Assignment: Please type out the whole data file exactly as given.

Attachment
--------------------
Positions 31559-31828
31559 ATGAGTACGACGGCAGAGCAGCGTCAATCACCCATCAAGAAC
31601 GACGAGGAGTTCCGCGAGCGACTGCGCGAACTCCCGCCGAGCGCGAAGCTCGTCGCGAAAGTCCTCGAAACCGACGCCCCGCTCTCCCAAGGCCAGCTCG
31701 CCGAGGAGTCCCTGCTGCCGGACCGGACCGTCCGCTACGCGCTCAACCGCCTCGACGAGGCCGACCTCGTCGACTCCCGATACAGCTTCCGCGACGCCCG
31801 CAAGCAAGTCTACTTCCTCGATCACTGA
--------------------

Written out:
Positions 31559-31828
31559 ATGAGTACGACGGCAGAGCAGCGTCAATCACCCATCAAGAAC
31601 GACGAGGAGTTCCGCGAGCGACTGCGCGAACTCCCGCCGAGCGCGAAGCTCGTCGCGAAAGTCCTCGAAACCGACGCCCCGCTCTCCCAAGGCCAGCTCG
31701 CCGAGGAGTCCCTGCTGCCGGACCGGACCGTCCGCTACGCGCTCAACCGCCTCGACGAGGCCGACCTCGTCGACTCCCGATACAGCTTCCGCGACGCCCG
31801 CAAGCAAGTCTACTTCCTCGATCACTGA